Macro kvarn::prelude::utils::prelude::compact_str::core::write

1.0.0 · source ·
macro_rules! write {
    ($dst:expr, $($arg:tt)*) => { ... };
}
Expand description

Writes formatted data into a buffer.

This macro accepts a ‘writer’, a format string, and a list of arguments. Arguments will be formatted according to the specified format string and the result will be passed to the writer. The writer may be any value with a write_fmt method; generally this comes from an implementation of either the fmt::Write or the io::Write trait. The macro returns whatever the write_fmt method returns; commonly a fmt::Result, or an io::Result.

See std::fmt for more information on the format string syntax.

§Examples

use std::io::Write;

fn main() -> std::io::Result<()> {
    let mut w = Vec::new();
    write!(&mut w, "test")?;
    write!(&mut w, "formatted {}", "arguments")?;

    assert_eq!(w, b"testformatted arguments");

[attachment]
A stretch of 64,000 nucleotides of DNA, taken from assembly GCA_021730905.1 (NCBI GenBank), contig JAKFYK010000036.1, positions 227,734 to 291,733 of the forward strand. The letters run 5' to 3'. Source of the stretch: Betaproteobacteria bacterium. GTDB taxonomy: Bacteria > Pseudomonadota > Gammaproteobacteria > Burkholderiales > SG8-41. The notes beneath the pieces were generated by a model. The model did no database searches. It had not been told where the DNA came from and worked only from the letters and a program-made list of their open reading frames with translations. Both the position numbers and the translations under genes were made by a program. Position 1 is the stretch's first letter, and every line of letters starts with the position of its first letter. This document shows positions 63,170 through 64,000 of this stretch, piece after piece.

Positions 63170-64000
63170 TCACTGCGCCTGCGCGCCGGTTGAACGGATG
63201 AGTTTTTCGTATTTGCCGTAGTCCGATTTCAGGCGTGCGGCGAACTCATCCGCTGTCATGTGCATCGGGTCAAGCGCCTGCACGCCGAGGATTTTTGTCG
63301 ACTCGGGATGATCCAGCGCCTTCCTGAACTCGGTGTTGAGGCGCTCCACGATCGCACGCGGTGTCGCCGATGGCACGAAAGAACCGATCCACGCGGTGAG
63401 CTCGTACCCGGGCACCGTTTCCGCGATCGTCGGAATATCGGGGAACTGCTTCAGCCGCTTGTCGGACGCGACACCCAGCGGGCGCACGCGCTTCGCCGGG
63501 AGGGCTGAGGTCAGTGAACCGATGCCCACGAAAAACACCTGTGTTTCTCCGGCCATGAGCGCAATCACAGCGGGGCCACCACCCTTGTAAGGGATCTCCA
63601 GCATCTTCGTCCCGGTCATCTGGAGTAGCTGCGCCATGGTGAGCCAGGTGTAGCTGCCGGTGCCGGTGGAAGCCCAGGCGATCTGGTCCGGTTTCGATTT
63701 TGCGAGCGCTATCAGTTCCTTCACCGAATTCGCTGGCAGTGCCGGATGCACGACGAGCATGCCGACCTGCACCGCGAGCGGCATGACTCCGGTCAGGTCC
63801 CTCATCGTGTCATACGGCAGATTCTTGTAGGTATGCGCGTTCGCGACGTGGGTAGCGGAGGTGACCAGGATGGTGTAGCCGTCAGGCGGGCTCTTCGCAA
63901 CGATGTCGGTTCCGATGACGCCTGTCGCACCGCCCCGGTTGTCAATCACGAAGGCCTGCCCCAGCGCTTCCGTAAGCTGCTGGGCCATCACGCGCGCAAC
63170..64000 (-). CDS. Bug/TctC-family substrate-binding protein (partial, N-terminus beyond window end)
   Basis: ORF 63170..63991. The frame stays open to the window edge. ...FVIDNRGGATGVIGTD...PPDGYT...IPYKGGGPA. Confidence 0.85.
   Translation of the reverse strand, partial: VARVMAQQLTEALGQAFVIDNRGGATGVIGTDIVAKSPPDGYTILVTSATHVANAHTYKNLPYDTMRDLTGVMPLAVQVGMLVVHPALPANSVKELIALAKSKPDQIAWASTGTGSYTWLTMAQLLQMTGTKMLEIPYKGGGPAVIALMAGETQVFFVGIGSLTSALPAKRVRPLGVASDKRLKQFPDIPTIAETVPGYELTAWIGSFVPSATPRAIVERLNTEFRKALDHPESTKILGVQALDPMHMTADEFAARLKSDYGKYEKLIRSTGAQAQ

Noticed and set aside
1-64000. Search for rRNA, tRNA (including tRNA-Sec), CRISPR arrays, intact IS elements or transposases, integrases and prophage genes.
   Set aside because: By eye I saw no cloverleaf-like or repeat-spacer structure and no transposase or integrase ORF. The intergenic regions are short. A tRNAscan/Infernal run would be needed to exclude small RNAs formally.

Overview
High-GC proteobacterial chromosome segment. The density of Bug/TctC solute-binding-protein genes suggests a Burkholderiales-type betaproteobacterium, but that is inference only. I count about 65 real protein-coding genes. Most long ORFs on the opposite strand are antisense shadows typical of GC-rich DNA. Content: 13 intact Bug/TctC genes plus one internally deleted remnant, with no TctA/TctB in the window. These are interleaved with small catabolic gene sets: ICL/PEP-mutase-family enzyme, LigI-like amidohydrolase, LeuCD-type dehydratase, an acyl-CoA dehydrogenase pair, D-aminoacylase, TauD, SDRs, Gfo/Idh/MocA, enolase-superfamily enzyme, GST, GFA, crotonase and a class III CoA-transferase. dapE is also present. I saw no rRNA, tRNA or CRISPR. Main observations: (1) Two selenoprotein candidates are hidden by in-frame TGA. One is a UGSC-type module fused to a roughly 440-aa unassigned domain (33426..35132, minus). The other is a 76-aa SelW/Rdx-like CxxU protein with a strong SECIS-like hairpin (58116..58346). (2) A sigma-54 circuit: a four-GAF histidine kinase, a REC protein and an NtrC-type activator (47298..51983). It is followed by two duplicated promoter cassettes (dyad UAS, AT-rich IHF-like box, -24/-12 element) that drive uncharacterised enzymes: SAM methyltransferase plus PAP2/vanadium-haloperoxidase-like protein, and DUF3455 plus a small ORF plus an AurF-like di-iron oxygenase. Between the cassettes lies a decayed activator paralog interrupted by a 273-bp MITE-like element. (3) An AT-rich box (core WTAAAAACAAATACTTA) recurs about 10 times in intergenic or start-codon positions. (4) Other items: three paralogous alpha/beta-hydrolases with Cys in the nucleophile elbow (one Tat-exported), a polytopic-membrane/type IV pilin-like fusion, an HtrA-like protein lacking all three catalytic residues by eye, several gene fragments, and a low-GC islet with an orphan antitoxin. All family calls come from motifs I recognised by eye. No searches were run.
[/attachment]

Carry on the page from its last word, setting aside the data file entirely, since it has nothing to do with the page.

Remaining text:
Ok(())
}

A module can import both std::fmt::Write and std::io::Write and call write! on objects implementing either, as objects do not typically implement both. However, the module must avoid conflict between the trait names, such as by importing them as _ or otherwise renaming them:

use std::fmt::Write as _;
use std::io::Write as _;

fn main() -> Result<(), Box<dyn std::error::Error>> {
    let mut s = String::new();
    let mut v = Vec::new();

    write!(&mut s, "{} {}", "abc", 123)?; // uses fmt::Write::write_fmt
    write!(&mut v, "s = {:?}", s)?; // uses io::Write::write_fmt
    assert_eq!(v, b"s = \"abc 123\"");
    Ok(())
}

If you also need the trait names themselves, such as to implement one or both on your types, import the containing module and then name them with a prefix:

use std::fmt::{self, Write as _};
use std::io::{self, Write as _};

struct Example;

impl fmt::Write for Example {
    fn write_str(&mut self, _s: &str) -> core::fmt::Result {
         unimplemented!();
    }
}

Note: This macro can be used in no_std setups as well. In a no_std setup you are responsible for the implementation details of the components.

use core::fmt::Write;

struct Example;

impl Write for Example {
    fn write_str(&mut self, _s: &str) -> core::fmt::Result {
         unimplemented!();
    }
}

let mut m = Example{};
write!(&mut m, "Hello World").expect("Not written");